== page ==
Local Businesses Push For Fair Sales Tax
"It just isn't fair for online companies to not have to pay sales tax when they're selling to my customers," Carolyn Hough, owner of About the Home in Grand Ledge, said.
"It makes it an unfair playing field," Lynne MacDowell, owner of MacDowell's, said.
In a round-table discussion on Tuesday, small business owners in Mid-Michigan gathered to discuss a change.
"Government has made a decision that Internet-pure retailers, or as I call them, vapor retailers, do not have to collect sales tax," Jim Hallan, president of the Michigan Retailers Association, said.
The brick and mortar stores on main street do have to charge that tax and the six percent being charged here in Michigan is making it difficult to compete with online stores.
"Internet sales are increasing at double digit," Hallan added. "Traditional brick and mortar are single digit."
The main street stores, including About the Home in Grand Ledge, say it isn't just the lack of online sales tax that's hurting business.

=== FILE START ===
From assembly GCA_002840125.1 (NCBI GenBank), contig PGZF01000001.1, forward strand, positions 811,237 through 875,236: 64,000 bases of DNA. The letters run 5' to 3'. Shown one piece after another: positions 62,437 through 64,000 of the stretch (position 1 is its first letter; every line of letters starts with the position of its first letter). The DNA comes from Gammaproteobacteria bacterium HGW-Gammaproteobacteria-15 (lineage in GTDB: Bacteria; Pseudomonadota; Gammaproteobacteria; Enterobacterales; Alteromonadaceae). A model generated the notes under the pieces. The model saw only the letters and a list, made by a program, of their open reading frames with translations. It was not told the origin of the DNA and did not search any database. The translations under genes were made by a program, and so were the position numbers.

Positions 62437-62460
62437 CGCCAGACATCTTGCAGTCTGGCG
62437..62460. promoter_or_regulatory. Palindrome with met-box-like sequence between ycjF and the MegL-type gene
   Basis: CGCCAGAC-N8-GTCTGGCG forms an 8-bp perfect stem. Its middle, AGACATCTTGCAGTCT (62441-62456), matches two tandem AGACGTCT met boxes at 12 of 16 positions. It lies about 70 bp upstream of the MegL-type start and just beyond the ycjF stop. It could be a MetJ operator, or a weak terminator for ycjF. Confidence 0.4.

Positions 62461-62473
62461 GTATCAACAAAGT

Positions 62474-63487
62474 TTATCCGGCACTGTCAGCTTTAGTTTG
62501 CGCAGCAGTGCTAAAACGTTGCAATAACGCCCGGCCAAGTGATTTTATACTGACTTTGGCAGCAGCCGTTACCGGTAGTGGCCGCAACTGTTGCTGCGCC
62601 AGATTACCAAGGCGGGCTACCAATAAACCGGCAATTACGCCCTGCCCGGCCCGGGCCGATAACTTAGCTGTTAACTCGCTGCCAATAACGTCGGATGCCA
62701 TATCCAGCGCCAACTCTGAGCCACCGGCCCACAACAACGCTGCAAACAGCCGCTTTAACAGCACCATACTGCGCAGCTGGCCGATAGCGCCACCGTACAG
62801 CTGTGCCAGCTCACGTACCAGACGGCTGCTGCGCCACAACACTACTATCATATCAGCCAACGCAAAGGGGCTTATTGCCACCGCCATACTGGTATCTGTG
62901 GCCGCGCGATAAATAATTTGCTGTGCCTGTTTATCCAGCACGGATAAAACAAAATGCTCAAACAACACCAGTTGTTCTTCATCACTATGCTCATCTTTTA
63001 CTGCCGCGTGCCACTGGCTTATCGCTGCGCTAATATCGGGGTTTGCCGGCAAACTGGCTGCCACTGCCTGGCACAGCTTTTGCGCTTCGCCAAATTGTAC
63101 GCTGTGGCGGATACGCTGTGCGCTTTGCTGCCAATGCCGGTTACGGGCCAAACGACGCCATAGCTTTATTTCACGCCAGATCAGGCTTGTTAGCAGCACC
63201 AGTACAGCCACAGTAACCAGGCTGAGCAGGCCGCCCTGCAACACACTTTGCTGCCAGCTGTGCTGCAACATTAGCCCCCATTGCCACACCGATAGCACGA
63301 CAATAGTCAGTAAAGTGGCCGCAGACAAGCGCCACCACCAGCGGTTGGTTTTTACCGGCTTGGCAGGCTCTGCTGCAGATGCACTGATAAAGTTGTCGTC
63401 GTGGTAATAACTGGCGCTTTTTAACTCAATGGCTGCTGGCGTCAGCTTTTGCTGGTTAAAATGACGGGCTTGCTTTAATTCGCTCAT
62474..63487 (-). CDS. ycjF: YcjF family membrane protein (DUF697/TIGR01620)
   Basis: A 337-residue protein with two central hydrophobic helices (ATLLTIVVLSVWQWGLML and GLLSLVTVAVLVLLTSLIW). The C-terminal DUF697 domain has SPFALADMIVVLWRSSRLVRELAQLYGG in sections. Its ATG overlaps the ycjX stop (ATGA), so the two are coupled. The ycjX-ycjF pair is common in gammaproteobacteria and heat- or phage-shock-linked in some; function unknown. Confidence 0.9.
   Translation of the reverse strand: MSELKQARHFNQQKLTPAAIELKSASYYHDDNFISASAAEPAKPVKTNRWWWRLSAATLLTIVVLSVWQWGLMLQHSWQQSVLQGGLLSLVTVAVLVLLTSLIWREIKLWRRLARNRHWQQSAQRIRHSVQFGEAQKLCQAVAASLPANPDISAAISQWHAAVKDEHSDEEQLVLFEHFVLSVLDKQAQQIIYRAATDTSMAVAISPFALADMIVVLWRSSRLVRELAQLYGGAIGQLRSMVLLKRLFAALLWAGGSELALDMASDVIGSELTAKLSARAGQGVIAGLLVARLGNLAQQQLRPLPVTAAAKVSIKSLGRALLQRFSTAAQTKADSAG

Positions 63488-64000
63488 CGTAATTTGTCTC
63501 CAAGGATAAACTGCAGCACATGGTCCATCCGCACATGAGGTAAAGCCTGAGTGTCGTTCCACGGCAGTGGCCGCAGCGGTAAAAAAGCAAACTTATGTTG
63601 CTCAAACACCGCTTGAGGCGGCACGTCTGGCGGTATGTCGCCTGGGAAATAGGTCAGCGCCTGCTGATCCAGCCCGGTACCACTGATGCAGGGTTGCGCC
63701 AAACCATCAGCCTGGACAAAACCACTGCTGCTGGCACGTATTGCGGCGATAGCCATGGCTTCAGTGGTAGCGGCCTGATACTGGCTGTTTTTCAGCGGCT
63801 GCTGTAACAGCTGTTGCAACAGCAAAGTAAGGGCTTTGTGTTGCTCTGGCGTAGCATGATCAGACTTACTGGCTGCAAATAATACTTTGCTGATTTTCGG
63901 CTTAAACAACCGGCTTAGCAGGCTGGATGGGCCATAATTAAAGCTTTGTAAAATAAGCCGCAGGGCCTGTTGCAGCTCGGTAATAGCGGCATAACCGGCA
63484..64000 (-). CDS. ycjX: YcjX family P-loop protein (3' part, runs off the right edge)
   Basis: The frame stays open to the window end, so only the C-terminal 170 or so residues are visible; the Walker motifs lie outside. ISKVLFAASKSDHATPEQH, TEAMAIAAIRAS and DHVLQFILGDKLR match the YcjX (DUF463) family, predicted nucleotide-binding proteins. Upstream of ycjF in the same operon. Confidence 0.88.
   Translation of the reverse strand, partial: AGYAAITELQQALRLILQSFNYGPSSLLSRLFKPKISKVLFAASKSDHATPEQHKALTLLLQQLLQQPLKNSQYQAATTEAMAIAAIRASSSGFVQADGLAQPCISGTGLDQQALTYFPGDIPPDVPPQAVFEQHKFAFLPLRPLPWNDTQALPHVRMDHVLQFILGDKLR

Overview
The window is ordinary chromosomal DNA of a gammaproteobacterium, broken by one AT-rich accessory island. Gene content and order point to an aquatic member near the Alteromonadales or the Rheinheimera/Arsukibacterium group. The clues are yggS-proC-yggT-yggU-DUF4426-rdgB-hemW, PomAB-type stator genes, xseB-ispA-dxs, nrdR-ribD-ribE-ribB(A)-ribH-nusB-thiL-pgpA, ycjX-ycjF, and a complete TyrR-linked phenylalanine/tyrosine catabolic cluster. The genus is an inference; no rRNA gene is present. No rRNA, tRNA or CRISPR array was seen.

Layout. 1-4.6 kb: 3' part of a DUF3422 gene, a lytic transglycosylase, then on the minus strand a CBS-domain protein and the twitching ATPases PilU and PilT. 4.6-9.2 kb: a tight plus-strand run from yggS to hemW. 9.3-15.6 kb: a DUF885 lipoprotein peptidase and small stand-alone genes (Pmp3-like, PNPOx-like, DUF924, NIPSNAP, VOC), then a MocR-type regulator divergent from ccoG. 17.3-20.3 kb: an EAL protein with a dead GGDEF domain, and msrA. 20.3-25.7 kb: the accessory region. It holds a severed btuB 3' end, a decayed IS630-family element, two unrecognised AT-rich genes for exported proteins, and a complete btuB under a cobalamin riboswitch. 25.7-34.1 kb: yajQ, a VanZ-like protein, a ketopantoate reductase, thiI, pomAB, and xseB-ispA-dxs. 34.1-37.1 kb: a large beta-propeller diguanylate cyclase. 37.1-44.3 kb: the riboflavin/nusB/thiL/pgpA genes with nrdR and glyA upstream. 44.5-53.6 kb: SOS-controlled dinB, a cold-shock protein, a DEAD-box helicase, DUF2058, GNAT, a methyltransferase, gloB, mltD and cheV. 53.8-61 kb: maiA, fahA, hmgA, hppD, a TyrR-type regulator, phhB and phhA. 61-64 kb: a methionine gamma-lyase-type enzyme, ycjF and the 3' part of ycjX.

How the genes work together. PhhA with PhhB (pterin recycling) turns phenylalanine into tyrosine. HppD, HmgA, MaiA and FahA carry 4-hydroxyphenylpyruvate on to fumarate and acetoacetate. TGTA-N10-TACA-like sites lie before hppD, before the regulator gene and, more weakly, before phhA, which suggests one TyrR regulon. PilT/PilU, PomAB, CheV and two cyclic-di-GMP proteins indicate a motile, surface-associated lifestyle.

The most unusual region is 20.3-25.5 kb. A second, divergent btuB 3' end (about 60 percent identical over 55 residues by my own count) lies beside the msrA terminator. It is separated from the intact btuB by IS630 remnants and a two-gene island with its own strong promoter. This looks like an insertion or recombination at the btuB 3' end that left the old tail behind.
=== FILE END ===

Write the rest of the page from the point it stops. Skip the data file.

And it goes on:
"So there's a place for online for convenience and selection," Hough said. "There's a place for specialty, but don't penalize the brick and mortar people."
No sales tax online is making it difficult for main street stores, but the Michigan Retailers Association says it's having deeper impacts.
"It also affects employment levels because as more sales are transacted via vapor retailers, that compresses retail employment levels at the local levels," Hallan said.
Those at Tuesday's round-table say shopping at the local levels will help drive Michigan's economy.